• Cognitive symptoms, such as loss of concentration, or slow thoughts;
    • Headaches;
    • Nausea; and
    • Vomiting.

Read here, if you need more information about how to collect your medical records.


In your AIDS disability case, we will use our legal skills to help you through the Social Security appeal process. It is our goal to win your case. But, it also our goal to make filing for SSDI and SSI benefits easier for you.

We offer a free review of your case. If you call, then there is no obligation to become a client. You can simply ask questions. We will answer. Even if we don’t accept your case, we will still try to help you.

It also doesn’t cost you any upfront money to hire us. Why? Because you only pay us an attorney fee if we win your case. This means if we win, then you pay us out of your back benefits. If you do not win, you do not pay an attorney fee.

How much is the fee? It is 25% of your back benefit. The fee cap is $7200. However, you never pay more than the fee cap at the hearing stage of your case. And, 25% of your back benefit is usually less than the $7200 attorney fee cap. You will pay whatever is the lesser amount and only if we win the case. Find out more here about what it will cost.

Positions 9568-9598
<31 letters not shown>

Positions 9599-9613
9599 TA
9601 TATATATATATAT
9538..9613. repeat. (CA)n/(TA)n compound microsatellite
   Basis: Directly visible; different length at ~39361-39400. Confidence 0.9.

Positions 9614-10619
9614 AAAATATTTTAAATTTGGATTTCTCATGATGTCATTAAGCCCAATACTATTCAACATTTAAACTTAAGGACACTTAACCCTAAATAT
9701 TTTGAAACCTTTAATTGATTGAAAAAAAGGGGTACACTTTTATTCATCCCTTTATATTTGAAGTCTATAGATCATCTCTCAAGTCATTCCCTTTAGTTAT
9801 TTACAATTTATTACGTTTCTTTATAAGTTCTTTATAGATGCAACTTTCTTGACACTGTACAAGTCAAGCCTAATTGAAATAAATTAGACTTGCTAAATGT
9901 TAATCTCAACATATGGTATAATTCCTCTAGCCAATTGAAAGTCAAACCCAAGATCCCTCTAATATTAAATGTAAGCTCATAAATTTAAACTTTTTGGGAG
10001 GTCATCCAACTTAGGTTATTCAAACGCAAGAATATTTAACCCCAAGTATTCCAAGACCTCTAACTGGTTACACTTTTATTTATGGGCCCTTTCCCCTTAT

If there are costs in your AIDS case, then you pay for those costs. However, the costs are usually less than $100. Typically, if a doctor charges for copies of your medical records, then that is your bill to pay. We also have a small office fee that covers the expenses for the costs in your case. However, that fee is also less than $100.

There are costs in every case. You will owe the costs in your case whether we win or lose your case. However, your attorney fees come from your back benefit. You only pay an attorney fee if we win your case. You owe no attorney fee if we do not win benefits for you.